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  18. For a (complimentary) comment from a minister in the Free Church of Scotland see:
    https://theweeflea.com/2017/09/07/the-man-who-could-make-me-vote-tory/

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  19. Perfectly bizarre wailing in certain quarters that they have somehow been dispossessed. Dispossessed of what, exactly? It is still only 10 years since Tony Blair could not become a Catholic until he had ceased to be Prime Minister. He, who had changed the Constitution more than any Prime Minister before or since, and far more than Corbyn proposes to do, did not attempt clarify the law that still appears to bar Catholics from the Premiership, because he knew that, whatever the law might be, a Catholic Prime Minister was still politically impossible. The insistence on both the constitutional and the political points would not have come from his own party.

    Oh, well, Jesus Himself thought that this kind of thing was good for us. Arguments in defence of the Catholic Church's definition of marriage as the best basis for the law of the land, and in defence of the right to make that case, ought to have been offered in 1533. As, of course they were. (Even Luther and Tyndale supported Catherine of Aragon against Henry VIII; in its origins, the English Reformation was as untheological as anything has ever been.) Rees-Mogg's and his supporters' weird sense of their own impugned entitlement is like his routine quotation of the Book of Common Prayer, the King James Bible and Victorian Anglican hymnody: it does not come across as culturally Catholic at all. As the New York Irish used to say of John F. Kennedy, "He never did a day of Catholic school in his life."

    As to those who until this week held that it was, and ought to be, impossible for a Catholic to become Prime Minister, but who have now decided that Rees-Mogg speaks for them despite their Protestantism, see above on marriage, while on abortion, to which church do you belong? The Church of England, has never been against abortion. It, the Church of Scotland, and the Methodist Church wrote suspiciously similar reports that David Steel then wrote up as what became the 1967 Abortion Act. In eventually backing down on several Lords amendments to that Bill, amendments that the Commons rejected by which the Lords were determined to keep, the then Archbishop of Canterbury, Michael Ramsey, saved his own and his brethren's seats in the House of Lords. In other words, there are still bishops in the House of Lords at all because they supported abortion, and not as some Medieval or Early Modern quirk, but a mere 50 years ago.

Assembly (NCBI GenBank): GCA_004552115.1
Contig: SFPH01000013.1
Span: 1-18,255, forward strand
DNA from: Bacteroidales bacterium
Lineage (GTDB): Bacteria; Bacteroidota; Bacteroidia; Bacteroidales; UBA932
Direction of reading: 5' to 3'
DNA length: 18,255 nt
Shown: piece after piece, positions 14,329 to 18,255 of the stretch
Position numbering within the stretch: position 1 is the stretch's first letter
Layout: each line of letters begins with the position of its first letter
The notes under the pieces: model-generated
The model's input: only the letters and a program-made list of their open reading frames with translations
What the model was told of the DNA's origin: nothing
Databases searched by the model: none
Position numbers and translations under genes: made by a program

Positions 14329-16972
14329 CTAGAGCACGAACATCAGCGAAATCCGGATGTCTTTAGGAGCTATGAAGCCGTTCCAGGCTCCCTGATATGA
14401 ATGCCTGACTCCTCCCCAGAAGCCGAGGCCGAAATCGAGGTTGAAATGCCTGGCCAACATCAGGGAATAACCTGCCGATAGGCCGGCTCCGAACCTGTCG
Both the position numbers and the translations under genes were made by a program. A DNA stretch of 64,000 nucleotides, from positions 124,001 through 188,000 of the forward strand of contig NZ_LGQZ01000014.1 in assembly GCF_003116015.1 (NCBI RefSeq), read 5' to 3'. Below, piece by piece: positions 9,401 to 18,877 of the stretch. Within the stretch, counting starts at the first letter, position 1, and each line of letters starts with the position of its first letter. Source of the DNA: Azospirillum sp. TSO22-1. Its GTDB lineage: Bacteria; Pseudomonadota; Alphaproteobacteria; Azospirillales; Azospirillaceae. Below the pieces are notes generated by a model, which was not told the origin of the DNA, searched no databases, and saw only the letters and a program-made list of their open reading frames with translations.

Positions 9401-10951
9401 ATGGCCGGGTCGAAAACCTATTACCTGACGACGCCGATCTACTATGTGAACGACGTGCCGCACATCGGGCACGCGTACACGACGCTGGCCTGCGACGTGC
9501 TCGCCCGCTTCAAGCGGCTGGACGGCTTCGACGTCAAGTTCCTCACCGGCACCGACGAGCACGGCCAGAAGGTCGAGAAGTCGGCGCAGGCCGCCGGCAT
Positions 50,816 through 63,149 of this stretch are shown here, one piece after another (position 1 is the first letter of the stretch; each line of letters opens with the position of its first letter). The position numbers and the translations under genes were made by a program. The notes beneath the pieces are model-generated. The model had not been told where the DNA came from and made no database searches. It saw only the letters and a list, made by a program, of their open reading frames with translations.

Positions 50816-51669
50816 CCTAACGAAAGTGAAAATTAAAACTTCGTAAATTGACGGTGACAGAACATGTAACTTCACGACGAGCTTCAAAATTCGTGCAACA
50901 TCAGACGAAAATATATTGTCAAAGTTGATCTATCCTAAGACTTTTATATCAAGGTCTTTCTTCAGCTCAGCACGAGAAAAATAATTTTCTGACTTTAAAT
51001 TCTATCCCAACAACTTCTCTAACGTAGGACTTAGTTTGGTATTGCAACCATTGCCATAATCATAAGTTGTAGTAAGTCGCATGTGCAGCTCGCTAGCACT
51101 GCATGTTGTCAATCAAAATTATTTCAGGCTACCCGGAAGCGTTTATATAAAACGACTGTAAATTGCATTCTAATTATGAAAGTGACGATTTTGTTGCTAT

The de facto prohibition on a pro-life Prime Minister is at least 50 years old. Since the 1967 Abortion Act, only three opponents of that legislation and of its successive extensions have even been candidates to lead either of the main parties, in the sense of being on the ballot paper in the end. Those have been John Smith, John Redwood and Iain Duncan Smith. Only Smith and Duncan Smith have won the Leadership (in Smith's case, as long ago as 1992), and only Smith has come within sight of becoming Prime Minister, although even he never did so. It is inconceivable, so to speak, that anyone of that view could ever again make it onto the ballot to lead either the Labour Party or the Conservative Party.

    We have already seen that the same thing now applied to same-sex marriage. If keeping Andrea Leadsom off the ballot meant that there simply would not be an election at all, then there simply would not be an election at all, even though she would have lost it anyway. And even though she would have lost it anyway, there simply was not an election at all. Jacob Rees-Mogg, nota bene.

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    1. I don't agree that an anti-abortion politician cannot lead a party, but s/he'd need to stand up to the media bullies. But what's really needed is a new populist Christian democratic party. Why try to rehabilitate the Tories (who are no longer conservative) or Labour (who care nothing for working people)? The established parties don't represent their constituencies; they select candidates (who often don't even live in the constituency) for whom we have the privilege of voting. It's not much better than old Soviet-style elections. People should stand from their own constituencies and control the party, not the other way round.